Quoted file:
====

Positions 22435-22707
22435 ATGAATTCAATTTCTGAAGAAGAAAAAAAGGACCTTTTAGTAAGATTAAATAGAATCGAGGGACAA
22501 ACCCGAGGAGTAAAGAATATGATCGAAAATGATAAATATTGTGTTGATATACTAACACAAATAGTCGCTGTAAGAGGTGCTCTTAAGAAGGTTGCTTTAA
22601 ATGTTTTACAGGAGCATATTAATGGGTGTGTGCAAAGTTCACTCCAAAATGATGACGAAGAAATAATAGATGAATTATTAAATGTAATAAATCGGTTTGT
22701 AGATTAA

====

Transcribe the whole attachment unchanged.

Positions 22435-22707
22435 ATGAATTCAATTTCTGAAGAAGAAAAAAAGGACCTTTTAGTAAGATTAAATAGAATCGAGGGACAA
22501 ACCCGAGGAGTAAAGAATATGATCGAAAATGATAAATATTGTGTTGATATACTAACACAAATAGTCGCTGTAAGAGGTGCTCTTAAGAAGGTTGCTTTAA
22601 ATGTTTTACAGGAGCATATTAATGGGTGTGTGCAAAGTTCACTCCAAAATGATGACGAAGAAATAATAGATGAATTATTAAATGTAATAAATCGGTTTGT
22701 AGATTAA